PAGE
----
Lyons A.J.,Head and Neck Unit | Crichton S.,Kings College London | Pezier T.,Head and Neck Unit
Oral Oncology | Year: 2013

Objectives Trismus frequently occurs as a consequence of radiotherapy or chemo-radiotherapy to the head and neck, with a loss of function that can reduce the overall quality of life. Radiation can trigger an intense fibrosis within the masticatory muscles and transforming growth factor beta 1 (TGF β1) is involved in this process. As in other tissues the degree of fibrosis may be related to a single nucleotide polymorphism; C-T at position -509 in the TGF β1 gene. Materials and methods Trismus was measured in 62 patients before and after radiotherapy or chemoradiotherapy, blood was taken for DNA extraction, and genotype analysis of the TGF β1 gene. Trismus was analysed against, patient age, sex, tumour site and stage, radiotherapy, and chemotherapy. Results and conclusions After radiotherapy or chemo-radiotherapy the reduction in mouth opening was shown to be significantly related to the presence of the T allele (p < 0.001), with patients homozygous the most likely to be severely affected. No other patient, tumour or treatment factors were significant. Hence the TGF β1 genotype is likely to be an important predictor of the degree of post radiotherapy or chemo-radiotherapy trismus. © 2013 Elsevier Ltd. All rights reserved.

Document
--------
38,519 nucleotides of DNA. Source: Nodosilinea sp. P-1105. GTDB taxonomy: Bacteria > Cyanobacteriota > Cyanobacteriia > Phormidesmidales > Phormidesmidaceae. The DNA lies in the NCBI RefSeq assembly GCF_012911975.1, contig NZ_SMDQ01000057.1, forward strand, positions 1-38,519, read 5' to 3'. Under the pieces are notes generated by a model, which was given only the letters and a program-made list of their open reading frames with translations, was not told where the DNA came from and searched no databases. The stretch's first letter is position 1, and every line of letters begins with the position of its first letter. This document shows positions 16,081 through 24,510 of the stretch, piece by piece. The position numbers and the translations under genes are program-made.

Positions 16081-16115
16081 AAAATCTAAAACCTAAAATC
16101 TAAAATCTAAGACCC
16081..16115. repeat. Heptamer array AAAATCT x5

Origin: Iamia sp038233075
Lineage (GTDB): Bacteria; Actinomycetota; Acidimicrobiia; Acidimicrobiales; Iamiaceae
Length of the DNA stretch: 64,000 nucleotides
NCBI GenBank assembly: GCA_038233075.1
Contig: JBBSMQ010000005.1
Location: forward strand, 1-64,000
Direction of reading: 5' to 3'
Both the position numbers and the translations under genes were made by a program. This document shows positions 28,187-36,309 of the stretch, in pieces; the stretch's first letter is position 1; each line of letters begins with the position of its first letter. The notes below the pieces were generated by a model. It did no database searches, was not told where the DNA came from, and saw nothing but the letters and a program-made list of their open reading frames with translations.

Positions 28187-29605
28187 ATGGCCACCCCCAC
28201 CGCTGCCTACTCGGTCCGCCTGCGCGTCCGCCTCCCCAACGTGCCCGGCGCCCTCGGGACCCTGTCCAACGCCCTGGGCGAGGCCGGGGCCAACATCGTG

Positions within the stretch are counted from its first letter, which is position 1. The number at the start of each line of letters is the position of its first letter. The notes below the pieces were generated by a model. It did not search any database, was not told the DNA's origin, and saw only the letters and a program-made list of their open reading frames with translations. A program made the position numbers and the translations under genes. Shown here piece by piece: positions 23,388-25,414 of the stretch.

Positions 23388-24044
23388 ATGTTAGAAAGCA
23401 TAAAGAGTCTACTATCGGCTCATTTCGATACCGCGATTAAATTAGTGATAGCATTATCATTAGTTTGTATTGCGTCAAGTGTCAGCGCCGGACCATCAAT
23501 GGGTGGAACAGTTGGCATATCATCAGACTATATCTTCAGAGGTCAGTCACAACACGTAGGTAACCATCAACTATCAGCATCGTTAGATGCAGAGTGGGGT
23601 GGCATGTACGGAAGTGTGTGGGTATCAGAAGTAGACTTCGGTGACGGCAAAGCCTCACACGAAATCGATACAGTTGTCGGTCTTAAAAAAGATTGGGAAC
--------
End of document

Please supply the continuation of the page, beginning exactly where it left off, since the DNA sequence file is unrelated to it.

Good J.S.,Head and Neck Unit | Harrington K.J.,Head and Neck Unit | Harrington K.J.,The Institute of Cancer Research
Clinical Oncology | Year: 2013

A comprehensive, mechanistic understanding of radiobiological phenomena that can be integrated within the broader context of cancer biology offers the prospect of transforming clinical practice in radiation oncology. In this review, we revisit the six established biological hallmarks of cancer and examine how they have provided insights into novel therapeutic strategies. In addition, we discuss the potential of two emerging hallmarks to continue to expand our understanding beyond the narrow confines of the traditional 5Rs of radiobiology. © 2013 The Royal College of Radiologists.

Scott-Brown M.,University of Oxford | Miah A.,Head and Neck Unit | Harrington K.,Head and Neck Unit | Harrington K.,Institute of Cancer Research | Nutting C.,Head and Neck Unit
Radiotherapy and Oncology | Year: 2010

Inverse planned Intensity modulated radiotherapy (IMRT) can minimize the dose to normal structures and therefore can reduce long-term radiotherapy-related morbidity and may improve patients' long-term quality of life. Despite overwhelming evidence that IMRT can reduce late functional deficits in patients with head and neck cancer, treated with radiotherapy, a review of the published literature produced conflicting results with regard to quality of life outcomes. Following a critical appraisal of the literature, reasons for the discrepant outcomes are proposed. © 2010 Elsevier Ireland Ltd. All rights reserved.